There are times when I think back about stressful moments with Jacob, and I seriously don't know how I endured it. I think today is going to be added to that list.
Jacob has confirmed pancreatitis. Jacob has an ileus, which is common with pancreatitis. GI tells me that I should not worry about bowel obstruction. They don't see anything indicating it right now. They are doing a abdomen ultrasound to get a better idea of his pancreatitis. That makes me feel better. They are also going to monitor his liver once again. He's also pooping again, which is a good sign.
Jacob has lots of edema. He looks like a little sumo wrestler, just a little cuter. When we do his vest treatment, his cheeks are shaking. For Jacob, it means his body isn't absorbing its fluids correctly, and it's going into other body parts like his face, arms, hands, legs and feet. This is not good for so many reasons. The attending didn't want to correct it with a medication that makes him pee out the extra fluids. She wanted to "wait and see". We have had her a few years ago, and it was a disaster stay due to her "wait and see" attitude. When I got in here today, I immediately had to escalate for getting the edema off Jacob. I have seen the fluids going into his lungs and impacting his breathing, which then leads to a completely different hospital stay - most likely not on the floor.
In the middle of trying to get his fluids sorted out, we realize that his medi-port was leaking. His whole chest and shoulder were filled with fluids that should have gone into his line and into his blood. Did the needle get dislocated or did the actual medi-port break? The medi-port is Jacob's life line. We haven't been able to get an IV into Jacob's veins since 2008. That is the whole reason he got a medi-port in 2009. It is an old port, but man has it been working great. We knew there would be a day it wouldn't work any longer, but I just didn't foresee today being the day.
To find out if the port is working or not, you need a "line study". I was told by surgery it couldn't happen today, since it was after 5 pm and surgery only does "life-threatening procedures" after 5 pm. I wasn't comfortable with that answer knowing that Jacob can't be without fluids due to his Mitochondrial disease. They were able to place an IV, but we all knew it might not last overnight. It was definitely a temporary solution.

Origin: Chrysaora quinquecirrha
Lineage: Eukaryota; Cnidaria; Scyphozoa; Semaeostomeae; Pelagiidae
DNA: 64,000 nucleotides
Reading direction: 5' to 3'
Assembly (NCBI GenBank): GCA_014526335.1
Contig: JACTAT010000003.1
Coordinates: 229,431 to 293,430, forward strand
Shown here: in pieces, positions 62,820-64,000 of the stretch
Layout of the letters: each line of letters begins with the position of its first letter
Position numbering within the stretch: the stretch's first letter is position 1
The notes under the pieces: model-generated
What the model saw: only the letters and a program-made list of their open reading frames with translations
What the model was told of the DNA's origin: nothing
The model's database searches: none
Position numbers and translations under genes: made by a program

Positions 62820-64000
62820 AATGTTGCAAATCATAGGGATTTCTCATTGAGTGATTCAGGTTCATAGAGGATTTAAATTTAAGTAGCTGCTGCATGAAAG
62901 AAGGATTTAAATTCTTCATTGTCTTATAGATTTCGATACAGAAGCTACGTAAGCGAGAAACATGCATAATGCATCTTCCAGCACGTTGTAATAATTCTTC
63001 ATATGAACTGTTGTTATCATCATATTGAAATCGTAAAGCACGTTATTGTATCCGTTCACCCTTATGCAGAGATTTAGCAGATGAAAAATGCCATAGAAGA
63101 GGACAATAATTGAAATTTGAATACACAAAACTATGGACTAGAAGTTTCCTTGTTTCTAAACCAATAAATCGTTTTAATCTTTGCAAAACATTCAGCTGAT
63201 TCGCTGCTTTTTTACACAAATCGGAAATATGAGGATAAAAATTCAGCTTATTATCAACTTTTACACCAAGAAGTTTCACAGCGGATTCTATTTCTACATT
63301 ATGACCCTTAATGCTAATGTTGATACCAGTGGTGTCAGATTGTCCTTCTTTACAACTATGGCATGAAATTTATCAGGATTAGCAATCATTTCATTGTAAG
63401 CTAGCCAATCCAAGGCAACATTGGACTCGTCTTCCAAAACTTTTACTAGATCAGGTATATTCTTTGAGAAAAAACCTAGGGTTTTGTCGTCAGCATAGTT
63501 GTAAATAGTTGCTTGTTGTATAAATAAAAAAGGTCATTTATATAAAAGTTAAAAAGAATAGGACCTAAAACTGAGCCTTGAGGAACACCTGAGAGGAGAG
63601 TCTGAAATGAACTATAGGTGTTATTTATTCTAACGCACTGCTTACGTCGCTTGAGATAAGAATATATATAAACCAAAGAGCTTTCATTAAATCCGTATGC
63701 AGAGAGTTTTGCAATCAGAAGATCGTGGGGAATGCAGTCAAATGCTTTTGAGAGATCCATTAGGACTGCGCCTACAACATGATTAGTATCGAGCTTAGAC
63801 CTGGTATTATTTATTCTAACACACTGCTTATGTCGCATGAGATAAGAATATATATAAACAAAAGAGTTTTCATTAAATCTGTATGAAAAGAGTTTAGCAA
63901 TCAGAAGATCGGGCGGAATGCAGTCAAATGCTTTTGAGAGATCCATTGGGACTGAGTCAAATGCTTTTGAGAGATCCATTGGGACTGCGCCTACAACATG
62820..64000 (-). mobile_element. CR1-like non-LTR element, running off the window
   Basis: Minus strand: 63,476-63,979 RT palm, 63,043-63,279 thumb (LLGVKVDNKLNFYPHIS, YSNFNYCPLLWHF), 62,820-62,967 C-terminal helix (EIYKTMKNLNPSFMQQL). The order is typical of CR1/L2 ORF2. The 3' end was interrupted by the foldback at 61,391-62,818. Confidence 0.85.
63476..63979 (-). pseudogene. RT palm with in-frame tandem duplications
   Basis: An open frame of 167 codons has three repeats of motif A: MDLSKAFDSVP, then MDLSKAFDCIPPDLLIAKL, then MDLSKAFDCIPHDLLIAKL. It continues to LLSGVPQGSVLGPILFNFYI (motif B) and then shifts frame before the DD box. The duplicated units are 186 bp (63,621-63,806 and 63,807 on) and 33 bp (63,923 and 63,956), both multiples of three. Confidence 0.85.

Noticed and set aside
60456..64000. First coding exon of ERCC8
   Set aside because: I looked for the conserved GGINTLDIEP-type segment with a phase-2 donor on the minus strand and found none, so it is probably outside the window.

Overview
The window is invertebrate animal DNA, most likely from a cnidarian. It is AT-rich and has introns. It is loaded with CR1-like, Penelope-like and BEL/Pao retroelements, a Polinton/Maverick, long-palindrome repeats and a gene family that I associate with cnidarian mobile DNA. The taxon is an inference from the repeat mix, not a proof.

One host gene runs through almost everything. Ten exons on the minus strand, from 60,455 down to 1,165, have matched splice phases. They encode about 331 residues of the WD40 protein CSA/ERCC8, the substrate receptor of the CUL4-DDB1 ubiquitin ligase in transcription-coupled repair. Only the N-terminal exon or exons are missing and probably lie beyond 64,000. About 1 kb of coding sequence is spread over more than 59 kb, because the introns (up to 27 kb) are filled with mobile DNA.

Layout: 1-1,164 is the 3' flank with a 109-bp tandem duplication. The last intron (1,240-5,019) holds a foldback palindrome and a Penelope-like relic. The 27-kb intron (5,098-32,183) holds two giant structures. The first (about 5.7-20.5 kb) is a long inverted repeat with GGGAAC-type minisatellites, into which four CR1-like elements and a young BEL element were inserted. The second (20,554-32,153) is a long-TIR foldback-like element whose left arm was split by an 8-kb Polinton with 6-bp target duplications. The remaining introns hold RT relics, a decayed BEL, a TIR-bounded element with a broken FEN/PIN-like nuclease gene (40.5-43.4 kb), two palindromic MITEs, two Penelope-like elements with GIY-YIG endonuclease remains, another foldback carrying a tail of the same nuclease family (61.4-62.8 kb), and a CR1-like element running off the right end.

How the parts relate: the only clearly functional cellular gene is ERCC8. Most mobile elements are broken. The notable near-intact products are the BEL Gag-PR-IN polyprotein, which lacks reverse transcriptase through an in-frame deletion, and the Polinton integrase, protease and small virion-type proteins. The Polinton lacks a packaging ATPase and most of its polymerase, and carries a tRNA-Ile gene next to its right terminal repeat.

To get on surgery's list after 5 pm, you need the attending of the floor and the attending of radiology to make a decision. It was decided Jacob needed the line study tonight. I was so relieved, and happy his team advocated for him. Even if we would receive bad news, I rather wanted to know than not know.
The minute we entered the room, I could feel the coldness from the radiologist. She wasn't happy to know that we didn't know if the needle was in the right spot or not. She was on a time schedule, and this better happen quickly. She could quickly see that the needle wasn't in the right place, which we knew. She couldn't see the port on the film. She wanted the nurse to re-access Jacob right there on the table - as long as the nurse could do it within 5 minutes. I felt the poor nurse was forced to access Jacob without truly taking the time to feel the edges of the port. Instead she was blindly shooting into his chest. With that approach, you are not going to be able to access Jacob. Period. As soon as the radiologist heard that the nurse wasn't able to access Jacob. She shook her shoulders, said there was nothing more she could do, and left the room. Oh man, this was so not patient focused care. I was just thinking she didn't do it to the right family...
As I have had a chance to calm down, stress eating pop corn and crackers all afternoon and evening long, thinking a glass of wine sounds really good, I do believe we have a plan for the night. The charge nurse is going to give it another try to access him before she leaves in the morning. I love how comfortable she is with medi-ports. If she can't get him, they will order another line study for the early part of tomorrow - just in case - we need to schedule a medi-port surgery for tomorrow. It makes me sick to even write that sentence. I just don't even want to think about putting Jacob under anesthesia tomorrow, and what that could entail for him.
Jacob and I are going to try to get some rest. Before 7 am, I am going to know if we have functioning medi-port again or not or if I need to find my inner strength for another day of medi-port chaos.
Send positive thoughts and prayers Jacob's way. He truly needs them tonight.
And just to end tonight on a little more positive note. Jacob and I got featured in this article today about hope and living with mitochondrial disease:
Thanks again to all of you checking in with us all day long. We feel your support every step of the way.
Love, Jacob & Maria.
P.S. For all of you who have asked about Sarah. She is still home with a cold, but doing a little better tonight.